There are several ways to qualify for a job as a science technician. Many employers prefer applicants who have at least 2 years of specialized training or an associate's degree in applied science or science-related technology. Because employers' preferences vary, however, some science technicians have a bachelor's degree in chemistry, biology, or forensic science or have taken several science and math courses at 4-year colleges.
Many technical and community colleges offer associate's degrees in a specific technology or a more general education in science and mathematics. A number of 2-year associate's degree programs are designed to provide easy transfer to a 4-year college or university. Technical institutes usually offer technician training, but provide less theory and general education than do technical or community colleges. The length of programs at technical institutes varies, although 1-year certificate programs and 2-year associate's degree programs are common.
Approximately 20 colleges or universities offer a bachelor's degree program in forensic science; about another 20 schools offer a bachelor-of-science degree in chemistry, biochemistry, or genetic engineering with an emphasis on forensic science or criminology; a few additional schools offer a bachelor-of-science degree with an emphasis in a specialty area, such as criminology, pathology, jurisprudence, investigation, odontology, toxicology, or forensic accounting. In contrast to some other science technician positions that require only a 2-year degree, forensic science positions usually require a 4-year degree to work in the field. Knowledge and understanding of legal procedures also can be helpful. Prospective forestry and conservation technicians can choose from more than 20 associate's degree programs in forest technology accredited by the Society of American Foresters.
Most chemical process technicians have a 2-year degree, usually an associate's degree in process technology, although in some cases a high school diploma is sufficient. These workers usually receive additional on-the- job training. Entry-level workers whose college training encompasses extensive hands-on experience with a variety of diagnostic laboratory equipment generally require less on-the-job training. Those with a high school diploma typically begin work as trainees under the direct supervision of a more experienced process technician. Many with only a high school diploma eventually earn a 2-year degree in process technology, often paid for by their employer.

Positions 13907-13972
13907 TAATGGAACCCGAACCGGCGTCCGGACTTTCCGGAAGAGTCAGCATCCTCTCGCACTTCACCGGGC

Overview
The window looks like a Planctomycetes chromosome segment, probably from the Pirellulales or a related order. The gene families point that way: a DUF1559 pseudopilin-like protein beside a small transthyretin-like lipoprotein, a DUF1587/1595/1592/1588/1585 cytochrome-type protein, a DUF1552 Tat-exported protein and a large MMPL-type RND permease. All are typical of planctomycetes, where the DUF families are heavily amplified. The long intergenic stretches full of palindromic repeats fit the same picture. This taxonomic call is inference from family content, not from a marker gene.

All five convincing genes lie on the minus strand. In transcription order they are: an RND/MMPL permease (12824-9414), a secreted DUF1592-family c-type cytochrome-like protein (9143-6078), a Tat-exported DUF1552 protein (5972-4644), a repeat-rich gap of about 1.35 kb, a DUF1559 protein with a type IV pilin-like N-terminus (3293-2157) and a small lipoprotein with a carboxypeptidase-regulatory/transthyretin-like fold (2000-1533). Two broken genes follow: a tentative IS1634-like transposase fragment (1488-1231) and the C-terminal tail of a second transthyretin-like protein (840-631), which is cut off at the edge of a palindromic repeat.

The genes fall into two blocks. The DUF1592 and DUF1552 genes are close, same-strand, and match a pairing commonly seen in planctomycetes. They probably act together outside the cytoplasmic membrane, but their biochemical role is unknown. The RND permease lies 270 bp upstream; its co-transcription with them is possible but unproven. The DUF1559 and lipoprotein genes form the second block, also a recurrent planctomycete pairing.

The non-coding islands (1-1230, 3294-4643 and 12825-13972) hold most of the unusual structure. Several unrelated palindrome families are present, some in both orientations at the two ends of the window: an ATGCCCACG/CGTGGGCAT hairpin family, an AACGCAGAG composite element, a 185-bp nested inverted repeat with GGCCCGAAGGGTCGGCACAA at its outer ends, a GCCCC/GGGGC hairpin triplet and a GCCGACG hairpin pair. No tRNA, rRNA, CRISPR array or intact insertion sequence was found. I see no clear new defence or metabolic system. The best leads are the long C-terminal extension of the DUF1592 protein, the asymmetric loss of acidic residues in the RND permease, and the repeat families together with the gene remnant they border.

Some schools offer cooperative-education or internship programs, allowing students the opportunity to work at a local company or some other workplace while attending classes during alternate terms. Participation in such programs can significantly enhance a student's employment prospects.
Persons interested in careers as science technicians should take as many high school science and math courses as possible. Science courses taken beyond high school, in an associate's or bachelor's degree program, should be laboratory oriented, with an emphasis on bench skills. A solid background in applied basic chemistry, physics, and math is vital. Because computers often are used in research and development laboratories, technicians should have strong computer skills, especially in computer modeling. Communication skills also are important: technicians often are required to report their findings both orally and in writing. In addition, technicians should be able to work well with others, because teamwork is common. Organizational ability, an eye for detail, and skill in interpreting scientific results are important as well. A high mechanical aptitude, attention to detail, and analytical thinking are all important characteristics of science technicians.
Prospective science technicians can acquire good career preparation through 2-year formal training programs that combine the teaching of scientific principles and theory with practical hands-on application in a laboratory setting with up-to-date equipment. Graduates of 4-year bachelor's degree programs in science who have considerable experience in laboratory-based courses, have completed internships, or have held summer jobs in laboratories also are well qualified for science technician positions and are preferred by some employers. However, those with a bachelor's degree who accept technician jobs generally cannot find employment that uses their more advanced academic education.
Technicians usually begin work as trainees in routine positions under the direct supervision of a scientist or a more experienced technician. Job candidates whose training or educational background encompasses extensive hands-on experience with a variety of laboratory equipment, including computers and related equipment, usually require a short period of on-the-job training. As they gain experience, technicians take on more responsibility and carry out assignments under only general supervision, and some eventually become supervisors. However, technicians employed at universities often have their fortunes tied to those of particular professors; when those professors retire or leave, these technicians face uncertain employment prospects.